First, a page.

Buildings sold at industrial complex

July 22, 2019 Cranberry Local News

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CRANBERRY and MARSHALL TWPS — Two buildings in the Thorn Hill Industrial Park that borders the townships have been sold.

Regional Industrial Development Corporation of Southwestern Pennsylvania sold the Commonwealth Manor I and II buildings to Elmhurst Group. The sale price for both buildings was $14.25 million.

According to a release from RIDC, Commonwealth Manor I is a 45,900 square foot building that was constructed in 1977. Commonwealth Manor II is a 60,300 square foot space added in 1987. Over the years, the company estimates the cost of construction and improvements to be $9.13 million.

The buildings are about 80 percent occupied, and current tenants will remain in place moving forward. Tenants include Kadmon Pharmaceuticals, Zembelli Fireworks, ECM Pharmaceuticals, Dyson, Microbac and RDS.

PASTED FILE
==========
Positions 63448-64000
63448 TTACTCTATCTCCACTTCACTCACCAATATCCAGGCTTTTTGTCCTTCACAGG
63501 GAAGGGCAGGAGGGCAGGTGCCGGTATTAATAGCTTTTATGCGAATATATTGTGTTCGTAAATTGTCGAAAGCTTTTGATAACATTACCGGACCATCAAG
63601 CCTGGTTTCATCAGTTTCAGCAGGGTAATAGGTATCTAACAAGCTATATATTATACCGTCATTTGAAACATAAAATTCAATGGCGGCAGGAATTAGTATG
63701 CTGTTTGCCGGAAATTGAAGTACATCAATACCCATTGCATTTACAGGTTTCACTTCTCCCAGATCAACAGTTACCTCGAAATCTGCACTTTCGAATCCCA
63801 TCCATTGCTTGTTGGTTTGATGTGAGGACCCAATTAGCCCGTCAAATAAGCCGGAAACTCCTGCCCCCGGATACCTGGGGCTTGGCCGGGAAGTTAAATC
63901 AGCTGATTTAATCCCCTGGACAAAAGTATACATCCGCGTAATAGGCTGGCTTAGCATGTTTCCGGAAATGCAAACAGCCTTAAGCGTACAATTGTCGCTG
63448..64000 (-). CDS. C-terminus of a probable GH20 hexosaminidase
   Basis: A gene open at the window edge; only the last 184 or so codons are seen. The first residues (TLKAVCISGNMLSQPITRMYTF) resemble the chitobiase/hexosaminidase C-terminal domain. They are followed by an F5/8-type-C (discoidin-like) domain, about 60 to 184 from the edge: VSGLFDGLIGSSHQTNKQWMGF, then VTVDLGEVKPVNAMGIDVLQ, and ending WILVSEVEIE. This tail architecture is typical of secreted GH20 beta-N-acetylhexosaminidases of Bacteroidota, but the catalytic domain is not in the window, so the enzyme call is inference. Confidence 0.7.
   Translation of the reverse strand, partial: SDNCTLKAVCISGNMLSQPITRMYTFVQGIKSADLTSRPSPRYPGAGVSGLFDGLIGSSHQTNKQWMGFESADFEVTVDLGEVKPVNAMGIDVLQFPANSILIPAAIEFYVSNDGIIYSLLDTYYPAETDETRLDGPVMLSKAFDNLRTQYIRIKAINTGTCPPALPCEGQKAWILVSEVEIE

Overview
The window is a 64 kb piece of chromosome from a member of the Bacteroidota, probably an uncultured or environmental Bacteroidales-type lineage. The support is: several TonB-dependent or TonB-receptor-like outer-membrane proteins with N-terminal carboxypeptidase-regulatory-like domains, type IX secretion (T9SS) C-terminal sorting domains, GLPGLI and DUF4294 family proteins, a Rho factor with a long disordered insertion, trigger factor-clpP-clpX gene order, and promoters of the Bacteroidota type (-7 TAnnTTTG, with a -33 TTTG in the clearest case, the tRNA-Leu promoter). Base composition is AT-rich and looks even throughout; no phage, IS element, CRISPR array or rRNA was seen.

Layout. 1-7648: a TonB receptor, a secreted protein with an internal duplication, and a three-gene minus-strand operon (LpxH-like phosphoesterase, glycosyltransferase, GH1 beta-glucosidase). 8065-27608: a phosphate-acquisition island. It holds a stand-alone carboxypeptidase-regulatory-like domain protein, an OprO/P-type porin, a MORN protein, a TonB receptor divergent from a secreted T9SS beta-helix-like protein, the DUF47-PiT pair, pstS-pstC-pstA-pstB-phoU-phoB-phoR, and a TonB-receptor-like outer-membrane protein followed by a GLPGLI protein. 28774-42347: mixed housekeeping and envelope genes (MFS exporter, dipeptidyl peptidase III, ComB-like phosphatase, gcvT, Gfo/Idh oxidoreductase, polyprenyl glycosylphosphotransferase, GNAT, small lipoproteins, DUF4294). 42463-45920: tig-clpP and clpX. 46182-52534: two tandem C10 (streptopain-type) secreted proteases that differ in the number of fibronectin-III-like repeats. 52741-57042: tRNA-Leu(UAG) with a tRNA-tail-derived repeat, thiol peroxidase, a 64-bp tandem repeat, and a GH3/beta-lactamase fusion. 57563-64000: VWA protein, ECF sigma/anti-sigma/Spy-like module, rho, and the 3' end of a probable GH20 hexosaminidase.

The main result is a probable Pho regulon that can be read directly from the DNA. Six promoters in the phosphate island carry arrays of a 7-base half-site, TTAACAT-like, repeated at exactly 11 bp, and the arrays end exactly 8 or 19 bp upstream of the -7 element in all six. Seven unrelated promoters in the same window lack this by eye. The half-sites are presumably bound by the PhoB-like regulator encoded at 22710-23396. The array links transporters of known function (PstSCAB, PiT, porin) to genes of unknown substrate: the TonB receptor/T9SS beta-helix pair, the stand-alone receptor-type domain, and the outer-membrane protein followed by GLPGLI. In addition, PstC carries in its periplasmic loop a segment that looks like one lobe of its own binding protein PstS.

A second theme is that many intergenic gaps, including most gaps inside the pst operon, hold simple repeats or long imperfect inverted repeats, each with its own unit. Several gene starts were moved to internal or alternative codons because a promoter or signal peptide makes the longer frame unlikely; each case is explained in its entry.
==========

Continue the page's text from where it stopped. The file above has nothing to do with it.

According to a release, RIDC will continue to own the multi-tennant Thorn Hill Corporate Center in the park, which houses Verizon as an anchor tenant.

According to RIDC President Donald Smith, the funds gained from the sale will allow for additional development projects, including a 75,000 square foot office building or flex building in the area. That is in addition to the 96,000 square foot Commons, and the 60,000 square-foot Heights at Thorn Hill flex building.

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J.W.  Johnson Jr.

J.W. Johnson Jr.

J.W. Johnson Jr. is the bureau chief of the Cranberry Eagle. Johnson is a native of Bellaire, Ohio, and graduated from Bellaire High School in 2004. He is a 2009 graduate of Ohio University in Athens with a bachelor of specialized studies degree in English and journalism. While there, he served as a reporter and editor at The Post, the university’s student-run, independent newspaper. In 2009, he was hired as a reporter for The Intelligencer and Wheeling News-Register in Wheeling, W.Va. Over the course of eight years, he also served as Marshall County bureau chief, city editor and news editor. He also won two first place West Virginia Press Association Awards for his reporting and design work. He and his wife, Maureen, live in Carnegie.